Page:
5 cups apple juice

2 table spoons strained orange juice or lemon juice

1 teaspoon ground cinnamon

1 teaspoon ground cloves

7 1/2 cups sugar

1 teaspoon butter or margarine

1 pack liquid Pectin

1. measure correct amount of juice into sauce pot. Add 1/2 teaspoon butter or margarine to reduce foaming if desired.

2. stir sugar into fruit juice bring mixture to a full rolling boil( a boil that does not go down when stirred)  over high heat.

3. Add liquid pectin quickly. Return to full boil and boil for one minute exactly stirring constantly. Remove from heat and ladle  into prepared jars. leaving 1/8 inch head space. skimming tops of jars with wooden spoon to remove foam.

4. Wipe jars, add lids and rings place in a boiling water bath canner, adding enough water to cover jars with one to two inches of water. Bring to a gentil boil and process for five minutes. Remove to cool on clean towels and listen for the lids to pop and seal as cooling. Some jelly takes time to set up.. apple is not usually one of these as the natural pectin and the Sure Jell make this a firm fast setting jelly with a gold color and tiny spices mixed though out.

Apple jelly in jars

Apple jelly in jars

 Then as the jelly cooled I took time to look over the apple butter again. The  teaspoon test is the best way to see if you apple butter is thick enough to put in the jars. When you think the color and thickness is getting where you have reduced the apple sauce mixture about one inch inside the crock pot take a teaspoon and scoop out a small amount of the apple butter and turn the spoon side ways and see how much juice seeps out of the sauce. Ideally their will be almost no juice leaking out of the apple butter.It should be a dark almost chestnut-brown color and very thick much to thick for apple sauce. I adjust the spices and sugar about the time the juice is about gone  to make sure the flavors have time to blend together.Usually a couple of hours before I stop simmering the apple butter.

finished slow cooker apple butter

finished slow cooker apple butter

Slow Cooker Apple Butter made from Apple Sauce.

1. 4 quarts apple sauce in a 5 quart slow cooker or 2 slow cookers with apples split between them.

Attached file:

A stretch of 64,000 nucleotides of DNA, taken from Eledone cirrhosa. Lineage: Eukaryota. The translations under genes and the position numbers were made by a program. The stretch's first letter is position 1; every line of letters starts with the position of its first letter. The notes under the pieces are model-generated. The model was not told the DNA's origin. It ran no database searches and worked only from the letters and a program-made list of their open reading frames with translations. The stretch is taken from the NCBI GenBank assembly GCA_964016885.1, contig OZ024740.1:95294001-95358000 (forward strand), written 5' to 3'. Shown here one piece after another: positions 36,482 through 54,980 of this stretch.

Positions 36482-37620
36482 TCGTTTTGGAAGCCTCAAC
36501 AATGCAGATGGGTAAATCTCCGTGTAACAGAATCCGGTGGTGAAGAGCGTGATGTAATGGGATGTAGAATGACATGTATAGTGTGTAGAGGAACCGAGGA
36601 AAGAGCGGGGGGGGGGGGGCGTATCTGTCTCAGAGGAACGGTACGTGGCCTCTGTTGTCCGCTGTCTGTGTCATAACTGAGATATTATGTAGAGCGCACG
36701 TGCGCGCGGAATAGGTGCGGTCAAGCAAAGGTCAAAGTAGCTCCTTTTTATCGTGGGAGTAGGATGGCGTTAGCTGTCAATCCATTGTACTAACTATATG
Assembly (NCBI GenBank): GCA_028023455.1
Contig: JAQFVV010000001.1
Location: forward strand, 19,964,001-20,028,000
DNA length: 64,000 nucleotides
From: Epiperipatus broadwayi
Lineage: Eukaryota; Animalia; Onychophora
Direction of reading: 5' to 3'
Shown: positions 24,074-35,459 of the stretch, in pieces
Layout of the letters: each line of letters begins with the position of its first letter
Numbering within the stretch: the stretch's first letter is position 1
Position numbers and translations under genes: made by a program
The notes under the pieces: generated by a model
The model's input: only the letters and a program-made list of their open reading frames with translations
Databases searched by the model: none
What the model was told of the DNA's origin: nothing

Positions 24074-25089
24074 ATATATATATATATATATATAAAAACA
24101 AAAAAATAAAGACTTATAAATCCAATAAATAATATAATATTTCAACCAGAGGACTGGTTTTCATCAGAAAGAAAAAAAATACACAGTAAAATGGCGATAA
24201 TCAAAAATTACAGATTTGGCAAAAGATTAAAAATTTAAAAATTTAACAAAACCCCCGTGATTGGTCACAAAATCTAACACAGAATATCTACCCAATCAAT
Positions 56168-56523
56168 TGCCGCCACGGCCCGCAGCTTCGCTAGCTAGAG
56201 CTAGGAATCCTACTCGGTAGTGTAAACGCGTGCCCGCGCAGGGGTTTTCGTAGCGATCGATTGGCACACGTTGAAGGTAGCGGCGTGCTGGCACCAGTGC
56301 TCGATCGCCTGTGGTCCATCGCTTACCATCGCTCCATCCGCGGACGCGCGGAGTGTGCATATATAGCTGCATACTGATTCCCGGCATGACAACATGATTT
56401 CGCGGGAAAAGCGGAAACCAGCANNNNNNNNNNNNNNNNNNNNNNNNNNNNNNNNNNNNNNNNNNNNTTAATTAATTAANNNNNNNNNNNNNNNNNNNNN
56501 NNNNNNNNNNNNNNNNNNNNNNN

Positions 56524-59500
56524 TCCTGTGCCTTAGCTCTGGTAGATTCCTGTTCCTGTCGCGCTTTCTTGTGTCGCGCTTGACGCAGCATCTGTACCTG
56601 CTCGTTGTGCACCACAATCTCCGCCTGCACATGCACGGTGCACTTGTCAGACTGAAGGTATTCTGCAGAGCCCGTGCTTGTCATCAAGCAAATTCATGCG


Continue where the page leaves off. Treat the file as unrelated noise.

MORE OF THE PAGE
2. 4 cups sugar split, three cups at beginning of cooking the other added if needed at the end of cooking.

3. 1 tablespoon cinnamon

4. 1/4  teaspoon cloves

5. 1  teaspoon allspice

Mix together and cook on low for about 16 to 18 hours if using one slow cooker, about 9 in two slow cookers. Ladle into clean sterile jars leveling about 1/8 inch head space. Wipe jar lip and cover with lids and rings. Cover jars with two inches of water and process for 10 minutes in a boiling water bath canner. Remove jars to cool and check seals and enjoy.

finished jars of apple butter 2013

finished jars of apple butter 2013

  This project turned into one of the best ways I can think of to use up a large buckets of smaller apples. With a 8 quart stock pot full of cut apples I ended up with about 9 half pints of cider jelly and about 5 pints of apple butter. I repeated this process twice and had enough jelly and apple butter to give out as holiday gifts this year and still have a few for our family until the next crop of apples appears. 

  Thanks to my lovely Aunt Marjorie Snyder and her love of making jams, jellies and serving me the best apple cider ever!

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Categories: apple butter, apple cider jelly, apple sauce, cooking, Jelly, organic foods, Preserving | Tags: , , , , , , , | 2 Comments

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2 thoughts on “Apple Cider Jelly and Apple Butter from One Batch of Apples

  1. I was thinking of you earlier when I read this article about a new “invention” to make canning easy. The worst part of this thing is the fact that you can only use their recipes. We don’t have enough veggies to think about preserving them (or we are just too interested in eating the ones we have) but if we ever wanted to start canning, I think I would re-read some of these posts before laying out money on something like this – http://reviews.cnet.com/specialty-appliances/ball-freshtech-automatic-home/4505-17885_7-35831742.html Thanks for sharing these posts.

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    • Dan I did take time to look over the link and did giggle a little bit….299$ is a high price for a boiling water canner…I bought an old fashion one for my daughter in law for Christmas for about 20$. Watching my jelly boil for five minutes and my Apple butter for ten dose not make it worth a 100% Mark up…….now if it was a pressure canner it would be competitive in price and very handy